Showing Local Roots
For decades, McDonald’s has been the overwhelming quick-serve restaurant market leader in Alaska. But two recent trends were putting pressure on the longtime favorite: First, new restaurants were entering the market, increasing competition. And second, a gloomy economic outlook was reducing Alaskans’ enthusiasm and budgets for dining out.
Both developments sparked a desire in fiercely loyal Alaskans to choose local dining options. And although every Alaska McDonald’s restaurant was locally owned and operated, Spawn Ideas’ social listening and research revealed that that McDonald’s was seen as a corporate entity – particularly among millennial women, who make most family dining decisions.
Our challenge was to communicate that McDonald’s restaurants are in fact, local, and, just as important, they’re small businesses employing Alaskans and helping to fuel local economies and communities.
Start with the Big Picture(s)
Alaskans know a thing or two about misconceptions (many of us are still asked if we ride dogsleds to work or if we can see Russia from our houses). So, here at Spawn Ideas, we knew that if we could bust the just a big business myth, we would win Alaskans’ hearts.
We started by developing a local Golden Arches logo treatment that featured an outline of the state. And we used that Alaska-focused treatment in nearly all touchpoints: in merchandising, on television and radio ads, on social media channels and at local events sponsored by Alaska McDonald’s.
We also updated the artwork and imagery for a unique, local menu item: The beloved Denali Mac. This iconic burger, which features two Quarter Pounder patties, is named after one of Alaska’s most famous landmarks (also North America’s highest peak).
These locally oriented visuals were designed to convey the restaurants’ Alaska status in a quick and intuitive way.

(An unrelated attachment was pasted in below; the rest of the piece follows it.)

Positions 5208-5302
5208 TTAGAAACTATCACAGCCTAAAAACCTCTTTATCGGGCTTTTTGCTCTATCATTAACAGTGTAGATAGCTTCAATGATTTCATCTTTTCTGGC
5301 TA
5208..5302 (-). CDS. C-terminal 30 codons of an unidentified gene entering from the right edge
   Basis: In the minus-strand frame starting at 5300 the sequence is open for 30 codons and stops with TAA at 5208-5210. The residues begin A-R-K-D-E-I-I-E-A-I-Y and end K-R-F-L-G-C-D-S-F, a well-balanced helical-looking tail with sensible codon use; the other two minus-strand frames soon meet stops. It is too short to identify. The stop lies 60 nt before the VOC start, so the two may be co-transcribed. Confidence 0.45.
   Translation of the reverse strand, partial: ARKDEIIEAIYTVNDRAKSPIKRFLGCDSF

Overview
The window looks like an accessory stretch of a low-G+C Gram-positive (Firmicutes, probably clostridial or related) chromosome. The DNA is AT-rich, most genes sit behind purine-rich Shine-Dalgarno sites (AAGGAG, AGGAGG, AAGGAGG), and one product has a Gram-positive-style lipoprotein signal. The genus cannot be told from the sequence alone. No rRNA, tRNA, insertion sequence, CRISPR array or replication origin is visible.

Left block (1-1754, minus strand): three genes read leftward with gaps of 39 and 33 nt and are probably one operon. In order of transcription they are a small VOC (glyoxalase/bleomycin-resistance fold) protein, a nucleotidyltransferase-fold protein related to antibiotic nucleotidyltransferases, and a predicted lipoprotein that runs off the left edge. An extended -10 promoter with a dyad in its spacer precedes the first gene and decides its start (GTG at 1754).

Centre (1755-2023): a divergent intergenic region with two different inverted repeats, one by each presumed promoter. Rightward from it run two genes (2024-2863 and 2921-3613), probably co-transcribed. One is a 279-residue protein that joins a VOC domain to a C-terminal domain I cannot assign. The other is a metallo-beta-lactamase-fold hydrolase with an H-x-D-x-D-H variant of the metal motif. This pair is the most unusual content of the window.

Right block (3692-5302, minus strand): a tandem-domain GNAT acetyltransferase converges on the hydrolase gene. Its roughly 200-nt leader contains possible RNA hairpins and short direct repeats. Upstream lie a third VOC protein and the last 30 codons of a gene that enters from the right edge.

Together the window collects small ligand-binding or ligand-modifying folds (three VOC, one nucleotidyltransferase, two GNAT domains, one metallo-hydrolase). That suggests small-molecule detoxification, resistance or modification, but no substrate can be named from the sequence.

Tell the Whole Story
Next, we launched a local ownership campaign. It was designed to reveal the restaurants’ local ties by featuring local McDonald’s owners and proud employees. It also prominently highlighted those franchises’ sponsorships of local teams and events.
Seeing hometown teams like Alaska’s Nanooks, Seawolves, and Oilers, supported by McDonald’s employees – who also happen to be neighbors – created a spark of instant recognition for an Alaskan audience. It also told a broader story in seconds: Locally owned Alaska McDonald’s keep money in the community, creating jobs and improving the quality of life for Alaskans every day.
This made it easier for people who might previously have felt guilty about buying from outsiders to understand that McDonald’s was a pro-Alaska choice after all.
A Key Turnaround
The launch of this advertising inspired McDonald’s crew teams and livened up store environments. And customers responded too, with sales and guest counts showing positive growth following the launch, which proves that impressions can be shifted quickly.
This campaign also won an AIGA Alaska Chapter The Big One Silver Award for Logo and Brand Identity.
AIGA Alaska Chapter The Big One
Logo and Identity System